Yesterday I wrote about how if we are not careful faithfulness can become an idol. Low and behold I go to The Cincinnati Enquirer website this morning to get my local news fix and I see “First Glimpse: Hug Me Jesus” which is part of the ongoing saga of the ginormous statue of Jesus built by Solid Rock Church of Monroe, OH.
If you are not familiar with this saga let me sum it up for you. Solid Rock sits right off of I-75. They became famous because in 2005 they built a 62ft. high statue of Jesus with his arms stretched out, appearing to rise up baptism-style out of a pond. I’m sure they meant it as a testimony to the glory of God, and to be a witness to the world around them. However a funny thing has happened concerning the witness.
People haven’t taken the statue very seriously. Basically it became the state’s biggest eyesore as the local community complained about it, and people gave it nicknames like “Touchdown Jesus” and “Big Butter Jesus.” People would stop on the highway and take pictures ridiculing it. Comedian Heywood Banks even wrote a parody song. Just Google one of the nicknames mentioned in my previous sentence and chuckle at the array of images that come up.
Then another chapter was added when in 2010 during a storm lightning struck the statue and burned it to the ground. Was it a freak accident, sign of God’s displeasure, or attack of Satan? That answer obviously depends on who you ask. But Solid Rock will not be deterred. They are now full steam ahead with building “Hug Me Jesus,” which will rise 52 feet off the highway.
I won’t cast dispersions on the good people of Solid Rock Church. I have actually visited there and know some of the members. As far as I can tell they are fine people and doing the best they can to serve Jesus. I do think in their hearts they believe they are representing the Christian faith with the rebuilding of this statue. What I will say to the good people of Solid Rock is to consider the following story.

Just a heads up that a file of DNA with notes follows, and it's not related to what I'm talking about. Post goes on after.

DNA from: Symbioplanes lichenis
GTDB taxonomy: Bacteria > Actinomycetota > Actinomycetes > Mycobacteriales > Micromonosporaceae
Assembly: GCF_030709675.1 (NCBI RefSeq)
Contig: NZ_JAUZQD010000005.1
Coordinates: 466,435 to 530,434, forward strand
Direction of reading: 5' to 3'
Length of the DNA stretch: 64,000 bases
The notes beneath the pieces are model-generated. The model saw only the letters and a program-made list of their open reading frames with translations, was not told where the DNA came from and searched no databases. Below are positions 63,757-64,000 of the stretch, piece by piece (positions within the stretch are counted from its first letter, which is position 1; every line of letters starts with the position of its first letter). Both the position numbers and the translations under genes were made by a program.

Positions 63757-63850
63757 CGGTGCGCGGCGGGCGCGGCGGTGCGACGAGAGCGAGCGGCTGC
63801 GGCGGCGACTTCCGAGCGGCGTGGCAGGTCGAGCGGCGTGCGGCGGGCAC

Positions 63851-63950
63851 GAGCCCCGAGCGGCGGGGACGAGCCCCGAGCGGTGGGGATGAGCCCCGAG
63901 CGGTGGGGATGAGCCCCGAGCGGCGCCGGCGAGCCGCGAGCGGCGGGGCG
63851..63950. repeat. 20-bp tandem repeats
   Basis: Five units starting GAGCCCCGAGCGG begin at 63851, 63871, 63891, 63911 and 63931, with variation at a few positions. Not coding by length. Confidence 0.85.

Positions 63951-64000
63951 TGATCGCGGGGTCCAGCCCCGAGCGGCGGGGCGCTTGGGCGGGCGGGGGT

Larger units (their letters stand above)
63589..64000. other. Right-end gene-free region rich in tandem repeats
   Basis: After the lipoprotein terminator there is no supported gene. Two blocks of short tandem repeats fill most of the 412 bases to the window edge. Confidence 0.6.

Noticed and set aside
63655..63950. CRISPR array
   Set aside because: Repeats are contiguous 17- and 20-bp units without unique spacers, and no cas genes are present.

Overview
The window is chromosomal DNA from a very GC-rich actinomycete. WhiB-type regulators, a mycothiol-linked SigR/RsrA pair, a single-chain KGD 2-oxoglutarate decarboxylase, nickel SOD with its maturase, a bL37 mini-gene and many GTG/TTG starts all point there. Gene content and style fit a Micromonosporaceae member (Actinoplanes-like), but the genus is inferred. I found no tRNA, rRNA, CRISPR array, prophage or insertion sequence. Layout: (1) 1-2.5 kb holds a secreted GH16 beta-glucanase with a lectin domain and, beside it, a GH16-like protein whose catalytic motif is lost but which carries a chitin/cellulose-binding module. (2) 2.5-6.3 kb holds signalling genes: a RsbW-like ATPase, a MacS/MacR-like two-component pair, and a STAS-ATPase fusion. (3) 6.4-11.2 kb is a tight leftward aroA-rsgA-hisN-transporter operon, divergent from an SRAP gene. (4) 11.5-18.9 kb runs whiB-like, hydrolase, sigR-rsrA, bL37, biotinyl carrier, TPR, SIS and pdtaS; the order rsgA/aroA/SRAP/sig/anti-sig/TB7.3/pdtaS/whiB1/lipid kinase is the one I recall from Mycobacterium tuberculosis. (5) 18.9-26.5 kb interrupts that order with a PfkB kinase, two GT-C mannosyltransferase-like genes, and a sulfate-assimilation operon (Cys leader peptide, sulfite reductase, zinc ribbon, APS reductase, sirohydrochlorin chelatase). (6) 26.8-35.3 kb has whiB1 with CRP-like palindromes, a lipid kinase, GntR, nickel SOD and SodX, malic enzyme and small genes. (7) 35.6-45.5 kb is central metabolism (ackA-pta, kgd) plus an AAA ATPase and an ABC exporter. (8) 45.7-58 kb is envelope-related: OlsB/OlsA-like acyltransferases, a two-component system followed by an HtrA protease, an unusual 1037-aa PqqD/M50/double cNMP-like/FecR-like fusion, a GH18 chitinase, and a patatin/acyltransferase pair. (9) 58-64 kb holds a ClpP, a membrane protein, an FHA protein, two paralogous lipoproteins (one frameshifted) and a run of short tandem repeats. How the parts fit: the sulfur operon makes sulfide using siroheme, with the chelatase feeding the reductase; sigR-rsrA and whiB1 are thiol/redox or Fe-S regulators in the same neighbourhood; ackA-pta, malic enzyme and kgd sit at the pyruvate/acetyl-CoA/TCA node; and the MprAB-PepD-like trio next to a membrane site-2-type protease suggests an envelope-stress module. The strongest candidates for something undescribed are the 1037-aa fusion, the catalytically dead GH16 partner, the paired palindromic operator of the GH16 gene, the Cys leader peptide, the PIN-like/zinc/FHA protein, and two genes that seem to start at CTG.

When I was pastoring the church I led from 2000-07 (River of Life) was very missional. What I mean by this term is we worked overtime to balance the proclamation and demonstration of the gospel. This led to a congregation that formed where 70% of the people were unchurched before becoming a part of our membership.
I remember one young lady, Mary (not her real name) and I were talking after service one Sunday. At the time she was living with her boyfriend and was just in the beginning stages of trying to figure out what it means to be a follower of Christ. Both her and her boyfriend experienced a spiritual renewal at our church, resulting in baptisms, marriage, and becoming mature followers of the Lord.
She talked about one particular church she visited that left a bad taste in her mouth. She went to a Christmas production and the church had a massive display of poinsettias. Because she was a florist she knew just how much such a display cost. She said she couldn’t even focus on the performance because all she could think about was how much money the church wasted on flowers, and it left her a bit disillusioned.
I can’t tell you how many of those types of stories I heard as we led people to the Lord. People who ended up with us really were trying to find Christ before we arrived on the scene, but things that churches were doing as a “witness” actually were a stumbling block to them. Unintentionally their efforts just delayed the whole salvation process.
I proceed cautiously in condemning any church, as I try my best to follow Philippians 1:18 which states “But what does it matter? The important thing is that in every way, whether from false motives or true, Christ is preached. And because of this I rejoice.” I just ask that we think deeply about how we chose to demonstrate the gospel.
My appeal to the body of Christ is simple. Before deciding on the types of things we spend money on to be a witness, perhaps we should check in with those we are trying to reach.